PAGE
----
George Frideric Handel: Sinfony to Messiah
Messiah Part I
George Frideric Handel’s Messiah has remained one of the composer’s most beloved works. Incredibly, Handel completed this 260-page oratorio in just 24 days during the summer of 1741. The scriptural text was compiled by Charles Jennens, with the source being the King James Bible. The first performance of Messiah was on 13th April 1742, to celebrate Easter.
Initially the oratorio garnered a lukewarm reception from audiences, however the work began to gain popularity over some years, with it now being the go-to work to perform during the Easter period. During this new Messiah exploration on Classicalexburns, blogs will be posted regularly to cover all of the pieces involved in making up this much-loved oratorio.
The Sinfony, opens the whole oratorio and is heard at the beginning of Part I. The Sinfony is one of only two sections in Part I that are purely instrumental. During the time that the Messiah was composed, composers would use the Italian word Sinfony to signify a sort of Overture to a work. In newer editions of the work this opening movement is called ‘Overture to Messiah’.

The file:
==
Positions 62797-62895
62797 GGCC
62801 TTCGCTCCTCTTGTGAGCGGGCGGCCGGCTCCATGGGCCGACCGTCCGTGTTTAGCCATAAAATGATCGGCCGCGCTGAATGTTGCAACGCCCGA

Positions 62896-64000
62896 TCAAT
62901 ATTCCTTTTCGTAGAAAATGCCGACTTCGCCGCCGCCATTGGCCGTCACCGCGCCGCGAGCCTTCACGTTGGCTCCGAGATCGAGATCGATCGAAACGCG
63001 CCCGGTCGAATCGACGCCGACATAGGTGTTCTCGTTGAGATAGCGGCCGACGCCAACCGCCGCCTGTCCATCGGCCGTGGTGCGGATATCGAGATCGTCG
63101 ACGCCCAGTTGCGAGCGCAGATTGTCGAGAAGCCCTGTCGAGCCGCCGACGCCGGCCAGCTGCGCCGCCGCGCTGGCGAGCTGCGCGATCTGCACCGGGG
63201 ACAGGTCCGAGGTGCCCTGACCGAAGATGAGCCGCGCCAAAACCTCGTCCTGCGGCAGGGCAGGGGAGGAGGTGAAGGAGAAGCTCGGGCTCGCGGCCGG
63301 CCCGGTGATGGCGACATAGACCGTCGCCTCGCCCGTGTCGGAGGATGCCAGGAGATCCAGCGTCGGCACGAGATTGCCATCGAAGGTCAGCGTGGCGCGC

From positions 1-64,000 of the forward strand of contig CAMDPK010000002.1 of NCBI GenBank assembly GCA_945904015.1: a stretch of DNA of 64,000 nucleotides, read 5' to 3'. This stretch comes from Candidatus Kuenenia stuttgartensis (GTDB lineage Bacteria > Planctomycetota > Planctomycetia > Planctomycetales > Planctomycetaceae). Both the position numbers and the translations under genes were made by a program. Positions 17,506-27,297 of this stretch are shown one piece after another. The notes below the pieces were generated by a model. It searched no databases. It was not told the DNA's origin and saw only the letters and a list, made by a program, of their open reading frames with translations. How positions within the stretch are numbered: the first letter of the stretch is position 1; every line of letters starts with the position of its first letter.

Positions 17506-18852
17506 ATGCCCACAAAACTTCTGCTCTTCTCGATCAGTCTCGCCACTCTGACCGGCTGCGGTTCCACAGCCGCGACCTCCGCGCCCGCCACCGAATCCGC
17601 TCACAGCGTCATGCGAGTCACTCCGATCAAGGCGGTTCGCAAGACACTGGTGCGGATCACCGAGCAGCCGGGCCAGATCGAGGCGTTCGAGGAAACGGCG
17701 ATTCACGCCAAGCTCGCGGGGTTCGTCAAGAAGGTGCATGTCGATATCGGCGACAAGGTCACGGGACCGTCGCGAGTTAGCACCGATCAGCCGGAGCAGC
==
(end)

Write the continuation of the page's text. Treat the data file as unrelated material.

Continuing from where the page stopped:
Handel writes this opening work as a French Overture, which has two elements – a slow opening and a fugue. Composed for two oboes and strings, the piece is set in the solemn key of E minor. The strings take the lead on the fugue theme, which is initiated by the violins. The fugue theme is threaded throughout the Messiah, and most famously returns in the final Amen of the oratorio.
The strings unite to create a powerful wall of sound that leads into the quicker fugue passages. Handel’s use of cross-rhythms and and ornaments create flourishes of sound between the oboes and strings. The jubilant character of the fugue outweighs the darker undertones of the opening. The Sinfony begins to pull back before the orchestra unite to resolve back on the root chord of the key of E minor.
Ⓒ Alex Burns